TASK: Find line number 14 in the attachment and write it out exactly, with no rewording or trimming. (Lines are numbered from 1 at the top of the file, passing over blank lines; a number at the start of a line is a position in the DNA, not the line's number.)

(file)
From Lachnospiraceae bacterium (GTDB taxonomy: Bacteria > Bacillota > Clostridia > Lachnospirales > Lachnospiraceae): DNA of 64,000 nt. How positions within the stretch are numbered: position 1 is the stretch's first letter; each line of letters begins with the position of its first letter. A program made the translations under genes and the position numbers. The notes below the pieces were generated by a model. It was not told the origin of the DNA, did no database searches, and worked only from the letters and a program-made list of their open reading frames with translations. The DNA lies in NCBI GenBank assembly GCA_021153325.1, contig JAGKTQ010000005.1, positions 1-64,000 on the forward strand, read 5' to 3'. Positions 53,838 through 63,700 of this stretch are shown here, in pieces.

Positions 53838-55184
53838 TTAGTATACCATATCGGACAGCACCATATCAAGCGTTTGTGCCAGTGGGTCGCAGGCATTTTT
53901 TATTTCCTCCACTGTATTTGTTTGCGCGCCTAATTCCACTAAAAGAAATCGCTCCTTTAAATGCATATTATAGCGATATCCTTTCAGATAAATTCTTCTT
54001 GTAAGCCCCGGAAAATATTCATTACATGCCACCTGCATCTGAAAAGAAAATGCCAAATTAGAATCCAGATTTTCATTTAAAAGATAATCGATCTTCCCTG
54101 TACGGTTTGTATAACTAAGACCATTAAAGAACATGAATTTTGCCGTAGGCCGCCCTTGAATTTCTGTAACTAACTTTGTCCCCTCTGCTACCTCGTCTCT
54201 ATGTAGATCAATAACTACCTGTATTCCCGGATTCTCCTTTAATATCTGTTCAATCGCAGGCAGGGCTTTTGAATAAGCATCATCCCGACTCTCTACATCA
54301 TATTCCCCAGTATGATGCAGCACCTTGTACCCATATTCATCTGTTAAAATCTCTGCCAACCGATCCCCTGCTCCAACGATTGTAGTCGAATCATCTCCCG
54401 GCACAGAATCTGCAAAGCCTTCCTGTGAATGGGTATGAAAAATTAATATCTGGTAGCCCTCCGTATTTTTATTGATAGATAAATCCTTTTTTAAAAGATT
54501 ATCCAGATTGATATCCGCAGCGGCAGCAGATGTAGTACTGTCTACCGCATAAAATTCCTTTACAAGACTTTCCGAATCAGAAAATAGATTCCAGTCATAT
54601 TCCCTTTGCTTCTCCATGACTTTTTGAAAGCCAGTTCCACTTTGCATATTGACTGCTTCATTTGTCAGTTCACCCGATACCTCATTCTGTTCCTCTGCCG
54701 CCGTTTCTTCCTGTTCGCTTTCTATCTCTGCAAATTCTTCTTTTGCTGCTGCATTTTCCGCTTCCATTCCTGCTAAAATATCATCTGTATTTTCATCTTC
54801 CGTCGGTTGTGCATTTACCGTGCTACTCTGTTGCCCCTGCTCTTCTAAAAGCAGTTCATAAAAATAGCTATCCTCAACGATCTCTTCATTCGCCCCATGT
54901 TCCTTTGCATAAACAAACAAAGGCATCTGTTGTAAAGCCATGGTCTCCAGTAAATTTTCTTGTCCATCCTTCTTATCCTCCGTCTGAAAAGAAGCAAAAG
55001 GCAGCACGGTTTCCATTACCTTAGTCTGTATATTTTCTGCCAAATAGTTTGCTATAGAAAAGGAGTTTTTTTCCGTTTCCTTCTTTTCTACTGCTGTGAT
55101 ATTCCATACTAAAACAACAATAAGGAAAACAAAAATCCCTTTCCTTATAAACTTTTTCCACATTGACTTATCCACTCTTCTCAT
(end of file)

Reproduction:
54901 TCCTTTGCATAAACAAACAAAGGCATCTGTTGTAAAGCCATGGTCTCCAGTAAATTTTCTTGTCCATCCTTCTTATCCTCCGTCTGAAAAGAAGCAAAAG